Final dimensions as used during the live tests. The dipole is centre-fed when 640 long and a bit off-centre when the clamp is put in place. It seems to do very little (anything?) to the pattern.
The tubing used was about 12 mm (0.5″) in diameter, which was fine to work with. But impossible to erect! I was lucky to have some long pieces of wood at hand that I could attach to the tubing with sellotape. Otherwise the tubing would bend so much that one end almost never left the ground. A word of caution here: I’d go for at least 30 mm tubing next time.
The distance between the elments was kept with some rope of the right length at the fastening point of the two poles. That proved to be a good idea. It was never necessary to measure the distance between the poles, one could easily see when they were vertical. Or move the bottom part of a pole until they were. While the model used anticipated a 50 cm standoff from the ground I used only a 2 inch piece of wood with a nail in it sticking out a centimetre or so. The nail was necessary to keep the poles in place while raising the poles.
NB. I only ran a couple of tens of watts into the antenna. The ends are hi-voltage points so they should be well isolated. Had I used this setup with hundreds of watt the pieces of wood would most likely be charred. Use a plastic rod to lift the bases up some 50 cm if you use much output power.
Final setup of the two elements. There is no reason to let the lines that are holding the poles in place start from the top. Halfway down or so is enough. Note how the distance is kept constant with the 225 cm line. This can be setup when the poles are on the ground to ease the lifting of the elements.
When the poles are set in a vertical position very little force is necessary to keep them in place. It’s getting them there that is the snag. That surprised me. The lines are nailed into the ground fairly close to the poles.
What I ended up with
The vertical dipole’s great virtue — the low radiation angle is still present in these configurations. This is good since the DX-potential is still there, and that is the main reason I stick to verticals in the first place. Added to that low angle, there is now a 3 dB gain in one of the directions and some not to too bad F/B-ratio. A higher F/B-ratio would require more elements.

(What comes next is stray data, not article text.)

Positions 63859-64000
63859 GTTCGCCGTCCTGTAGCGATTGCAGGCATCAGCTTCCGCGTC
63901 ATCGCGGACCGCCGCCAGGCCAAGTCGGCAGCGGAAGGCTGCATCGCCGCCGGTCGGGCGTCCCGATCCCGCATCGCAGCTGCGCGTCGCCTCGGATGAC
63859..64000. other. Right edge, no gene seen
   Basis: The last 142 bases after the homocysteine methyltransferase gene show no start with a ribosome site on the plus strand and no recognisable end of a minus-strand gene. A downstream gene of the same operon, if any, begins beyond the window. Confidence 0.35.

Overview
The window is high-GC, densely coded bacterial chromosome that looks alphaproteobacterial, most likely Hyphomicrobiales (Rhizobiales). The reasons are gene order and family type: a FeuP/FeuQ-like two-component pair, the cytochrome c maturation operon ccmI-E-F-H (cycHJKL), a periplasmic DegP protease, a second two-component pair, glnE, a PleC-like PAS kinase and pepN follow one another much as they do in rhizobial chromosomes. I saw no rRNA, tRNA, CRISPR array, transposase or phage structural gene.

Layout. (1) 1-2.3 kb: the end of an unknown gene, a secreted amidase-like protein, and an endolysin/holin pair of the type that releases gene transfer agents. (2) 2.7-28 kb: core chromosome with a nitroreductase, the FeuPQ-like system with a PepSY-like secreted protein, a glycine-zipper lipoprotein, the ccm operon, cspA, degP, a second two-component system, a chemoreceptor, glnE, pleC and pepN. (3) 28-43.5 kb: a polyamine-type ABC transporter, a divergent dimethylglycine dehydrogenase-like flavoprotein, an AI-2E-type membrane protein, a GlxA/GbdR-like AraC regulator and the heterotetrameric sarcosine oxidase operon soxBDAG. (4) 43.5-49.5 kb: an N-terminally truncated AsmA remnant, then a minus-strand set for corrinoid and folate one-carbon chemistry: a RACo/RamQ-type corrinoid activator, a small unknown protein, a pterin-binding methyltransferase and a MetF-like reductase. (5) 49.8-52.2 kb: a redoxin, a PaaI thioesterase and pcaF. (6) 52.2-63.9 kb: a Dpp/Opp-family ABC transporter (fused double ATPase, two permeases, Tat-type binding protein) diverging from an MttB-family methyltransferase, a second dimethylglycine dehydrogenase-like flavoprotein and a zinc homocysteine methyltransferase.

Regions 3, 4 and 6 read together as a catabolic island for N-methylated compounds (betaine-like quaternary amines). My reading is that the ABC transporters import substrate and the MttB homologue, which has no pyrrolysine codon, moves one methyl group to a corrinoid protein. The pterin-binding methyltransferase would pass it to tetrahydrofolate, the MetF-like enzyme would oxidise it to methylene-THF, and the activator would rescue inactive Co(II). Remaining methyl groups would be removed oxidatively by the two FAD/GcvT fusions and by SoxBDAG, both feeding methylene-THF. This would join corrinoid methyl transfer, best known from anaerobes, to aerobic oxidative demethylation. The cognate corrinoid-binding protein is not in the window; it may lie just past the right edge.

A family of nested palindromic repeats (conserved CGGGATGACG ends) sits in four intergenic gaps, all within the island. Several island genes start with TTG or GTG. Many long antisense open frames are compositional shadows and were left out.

On-the-air checks were promising. Set in a north-south direction I would either point towards southern Europe where there were (sometimes strong) signals or over the pole where there were few signals that day.
The test was very crude. I found stations that were coming in at around S-9. Then I switched the antenna’s direction. To switch direction I had to leap up from the radio, run to the base of the antenna and move the clamp from one of the posts to the other, then I would scurry back to the radio again and take a new reading off the S-meter. There were inevitably some fading during this time so each result is not but a mere indication of the antenna’s directionality. And few stations were perfectly south either. But since I did many such tests I can claim that the theoretical analysis seems to hold.
Stations from the south-south-east made a 6 S-unit (18 dB) jump in signal strength when switching directions. Since the F/B-ratio of the model only accounts for 10–12 of these, the added gain of about 4 dB when changing direction nicely covers up the rest, or thereabout. Of course the S-meter is not calibrated and the scale of the rig used (a Yaesu FT-7B) is small so I could have erred +/- 0.5 S-unit.